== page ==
If you’re good at what you do, you short yourself. My main problem with charging hourly is that it punishes the freelancer for being fast and efficient. I purposely put time and effort into making reusable templates for different things that a project may need (a dropdown menu for example). Then I customize my templates depending on the project that I am working on. These templates can sometimes save me hours of work.
It’s not fair to clients. Depending on your field, you may have instances where you run into unforeseen problems. If you are a web developer, you may run into a unique road block with Internet Explorer that you have never encountered before. This problem may take you hours more than you estimated. A fixed rate can balance unexpected problem hours with time saving templates so that the price will come out cheaper for clients in the end, but also leave you with more money (since you are not shorting yourself).
Hourly rates can scare clients away. Some freelancers may have an hourly rate of 75 dollars. A rate this high may sound high to a full-time employee working 40 hours a week. It is much less threatening to say that you can do X for $75 dollars.
Clients like to know prices up front. People who pay for services or products like to know how much they are going to have to pay. With an hourly rate, the exact price will be harder to determine. Which would you rather hear?
It’s time consuming. Constantly starting and stopping timers is time-consuming and counter productive.
It encourages lower productivity. When you are getting paid by the hour, there is no incentive to work smarter or efficient. Actually, the slower you work the more you get paid.
In addition to the reasons above:
The client knows exactly how much the project will cost. At the beginning of a project, your client will ask for an estimate. If you are charging per project, determine how much to charge. If your hours go over, you may lose money. If your hours go under you may make more money than if you charged by the hour. Once you get the hang of estimating the cost of your service you will increasingly get more accurate.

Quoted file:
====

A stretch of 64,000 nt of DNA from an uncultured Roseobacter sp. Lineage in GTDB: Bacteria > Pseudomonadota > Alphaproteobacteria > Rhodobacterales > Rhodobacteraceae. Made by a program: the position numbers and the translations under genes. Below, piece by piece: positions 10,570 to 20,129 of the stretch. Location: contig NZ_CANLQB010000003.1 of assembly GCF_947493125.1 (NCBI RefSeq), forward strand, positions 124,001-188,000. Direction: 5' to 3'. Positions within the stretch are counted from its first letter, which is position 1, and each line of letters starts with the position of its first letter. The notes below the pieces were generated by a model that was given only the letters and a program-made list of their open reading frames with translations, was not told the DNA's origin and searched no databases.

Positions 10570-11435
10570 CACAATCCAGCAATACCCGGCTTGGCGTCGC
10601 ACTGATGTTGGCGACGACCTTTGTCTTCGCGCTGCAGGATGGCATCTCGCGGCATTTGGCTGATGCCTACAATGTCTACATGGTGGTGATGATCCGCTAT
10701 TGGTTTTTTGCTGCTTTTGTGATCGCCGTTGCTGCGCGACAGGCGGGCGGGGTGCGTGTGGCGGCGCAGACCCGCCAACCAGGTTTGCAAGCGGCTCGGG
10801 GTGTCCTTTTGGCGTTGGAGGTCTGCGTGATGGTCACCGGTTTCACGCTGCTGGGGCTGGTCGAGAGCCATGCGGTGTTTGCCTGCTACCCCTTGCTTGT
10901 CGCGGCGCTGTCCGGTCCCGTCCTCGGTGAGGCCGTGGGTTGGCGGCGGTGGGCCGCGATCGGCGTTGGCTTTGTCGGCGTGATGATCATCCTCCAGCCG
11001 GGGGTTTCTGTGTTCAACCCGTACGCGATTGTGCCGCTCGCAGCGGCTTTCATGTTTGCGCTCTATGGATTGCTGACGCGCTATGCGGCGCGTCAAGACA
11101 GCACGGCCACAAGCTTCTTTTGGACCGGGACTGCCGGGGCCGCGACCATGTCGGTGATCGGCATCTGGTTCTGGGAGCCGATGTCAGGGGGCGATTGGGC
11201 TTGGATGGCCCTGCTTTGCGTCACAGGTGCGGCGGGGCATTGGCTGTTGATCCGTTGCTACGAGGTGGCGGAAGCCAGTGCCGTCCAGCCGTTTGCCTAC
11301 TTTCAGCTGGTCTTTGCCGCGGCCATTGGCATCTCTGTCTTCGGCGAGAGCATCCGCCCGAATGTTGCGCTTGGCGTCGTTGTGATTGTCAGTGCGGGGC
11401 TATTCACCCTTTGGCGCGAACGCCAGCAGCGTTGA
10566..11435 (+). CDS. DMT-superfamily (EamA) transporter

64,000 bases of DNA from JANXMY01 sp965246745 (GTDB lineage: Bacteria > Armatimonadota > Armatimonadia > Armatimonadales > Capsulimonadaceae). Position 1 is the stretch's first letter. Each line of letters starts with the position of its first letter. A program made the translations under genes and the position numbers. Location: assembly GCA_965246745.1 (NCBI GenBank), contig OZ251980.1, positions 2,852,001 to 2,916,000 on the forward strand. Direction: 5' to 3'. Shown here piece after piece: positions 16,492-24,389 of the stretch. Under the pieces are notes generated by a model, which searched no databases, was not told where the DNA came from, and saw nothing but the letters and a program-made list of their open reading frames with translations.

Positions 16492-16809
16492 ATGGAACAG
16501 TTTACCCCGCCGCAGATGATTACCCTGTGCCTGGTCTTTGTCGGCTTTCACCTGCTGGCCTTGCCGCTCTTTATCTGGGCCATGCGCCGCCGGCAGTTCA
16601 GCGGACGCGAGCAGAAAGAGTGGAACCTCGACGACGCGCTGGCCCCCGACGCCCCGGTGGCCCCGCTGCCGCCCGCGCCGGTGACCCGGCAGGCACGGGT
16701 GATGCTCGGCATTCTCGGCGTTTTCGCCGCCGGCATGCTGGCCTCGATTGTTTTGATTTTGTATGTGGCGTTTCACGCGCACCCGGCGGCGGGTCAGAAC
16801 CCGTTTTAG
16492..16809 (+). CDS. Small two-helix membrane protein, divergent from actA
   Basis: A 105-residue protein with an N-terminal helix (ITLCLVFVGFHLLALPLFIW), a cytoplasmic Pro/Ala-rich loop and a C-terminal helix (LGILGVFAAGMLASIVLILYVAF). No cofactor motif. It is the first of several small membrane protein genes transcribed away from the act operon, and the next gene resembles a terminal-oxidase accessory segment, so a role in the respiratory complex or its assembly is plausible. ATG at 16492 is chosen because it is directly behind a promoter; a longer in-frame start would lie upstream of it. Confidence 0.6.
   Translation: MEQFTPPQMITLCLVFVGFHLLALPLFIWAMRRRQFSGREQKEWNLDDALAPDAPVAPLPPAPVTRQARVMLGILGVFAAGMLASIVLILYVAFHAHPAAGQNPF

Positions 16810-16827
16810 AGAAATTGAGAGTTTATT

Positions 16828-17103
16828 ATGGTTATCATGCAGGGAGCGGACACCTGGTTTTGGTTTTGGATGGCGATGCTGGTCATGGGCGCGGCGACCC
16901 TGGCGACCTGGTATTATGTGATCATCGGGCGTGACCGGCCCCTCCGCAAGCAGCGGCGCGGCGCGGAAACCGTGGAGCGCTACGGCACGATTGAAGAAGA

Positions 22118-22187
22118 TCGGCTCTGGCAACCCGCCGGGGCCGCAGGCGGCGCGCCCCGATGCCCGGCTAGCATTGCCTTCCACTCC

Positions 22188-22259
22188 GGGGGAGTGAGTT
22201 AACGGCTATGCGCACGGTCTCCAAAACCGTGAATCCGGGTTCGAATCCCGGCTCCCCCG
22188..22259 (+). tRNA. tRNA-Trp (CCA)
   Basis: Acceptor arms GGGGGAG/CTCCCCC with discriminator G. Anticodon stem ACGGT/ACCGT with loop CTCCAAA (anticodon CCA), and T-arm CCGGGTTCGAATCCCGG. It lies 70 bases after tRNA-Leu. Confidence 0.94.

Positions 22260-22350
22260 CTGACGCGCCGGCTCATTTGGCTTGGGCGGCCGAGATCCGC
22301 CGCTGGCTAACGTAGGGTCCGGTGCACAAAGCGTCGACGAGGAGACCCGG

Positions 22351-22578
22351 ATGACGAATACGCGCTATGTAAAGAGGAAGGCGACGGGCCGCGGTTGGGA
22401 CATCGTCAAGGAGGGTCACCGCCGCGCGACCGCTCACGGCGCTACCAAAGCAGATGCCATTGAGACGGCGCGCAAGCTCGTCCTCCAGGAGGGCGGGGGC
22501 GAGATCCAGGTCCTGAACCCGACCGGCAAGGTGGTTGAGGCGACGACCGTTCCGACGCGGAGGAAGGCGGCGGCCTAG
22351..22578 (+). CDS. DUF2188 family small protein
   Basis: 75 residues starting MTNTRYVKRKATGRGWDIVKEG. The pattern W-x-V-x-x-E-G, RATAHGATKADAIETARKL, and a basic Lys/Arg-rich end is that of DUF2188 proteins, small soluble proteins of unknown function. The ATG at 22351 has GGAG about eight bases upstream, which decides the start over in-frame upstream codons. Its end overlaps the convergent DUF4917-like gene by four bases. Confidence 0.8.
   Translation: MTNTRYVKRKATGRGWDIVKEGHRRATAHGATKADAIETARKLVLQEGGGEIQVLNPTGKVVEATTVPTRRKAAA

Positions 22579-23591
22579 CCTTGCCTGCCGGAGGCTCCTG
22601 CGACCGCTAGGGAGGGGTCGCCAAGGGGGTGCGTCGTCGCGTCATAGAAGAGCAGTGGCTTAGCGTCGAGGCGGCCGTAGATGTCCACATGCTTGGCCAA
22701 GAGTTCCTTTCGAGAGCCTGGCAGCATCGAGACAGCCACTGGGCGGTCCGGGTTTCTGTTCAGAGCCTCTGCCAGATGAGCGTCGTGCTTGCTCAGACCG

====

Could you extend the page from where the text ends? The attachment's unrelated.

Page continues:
There will be no surprises when the bill is sent. With hourly rates, a client may be in for a surprise if you go over the hours that you quoted them. A flat rate will make it much easier for the client.
Usually the best solution is to use a combination of hourly and fixed rates. I usually will quote a client a fixed rate based on the hours I think a project will take multiplied by my hourly rate. I will then have an hourly rate for everything that is not included in the project scope and for future updates for the site in the contract.
If you charge a flat rate, this does not mean that you are working on a project for an unlimited number of hours until the project is complete. Your contract should lay out the scope and terms for the project.
All in all, experience will help you decide how to charge for your projects. What works for me may not work for you. Everyone has their own methods for billing and the more you work, the easier it will get.
I have to admit that I charge hourly for most of what I do, and now I’m thinking that I might change it up some. The thing is that with what we do people will start off thinking about one thing and then change the terms. For instance I had one client who asked for a website and initially said she only wanted 5 pages. When we were done she had 35 pages. There’s no way to get a handle on something like that. Other times, it might be easier to get it down. But the last thing you ever… Read more »
Charging clients has been a gray area for me and it’s something that I have been trying to figure out. As you can see from my post, I feel that a fixed rate is the way for me to go personally. This may change as I go along.
I think that it is important to cover yourself in the contract when it comes to feature creep. I add in an hourly rate for any additional features added beyond the project scope.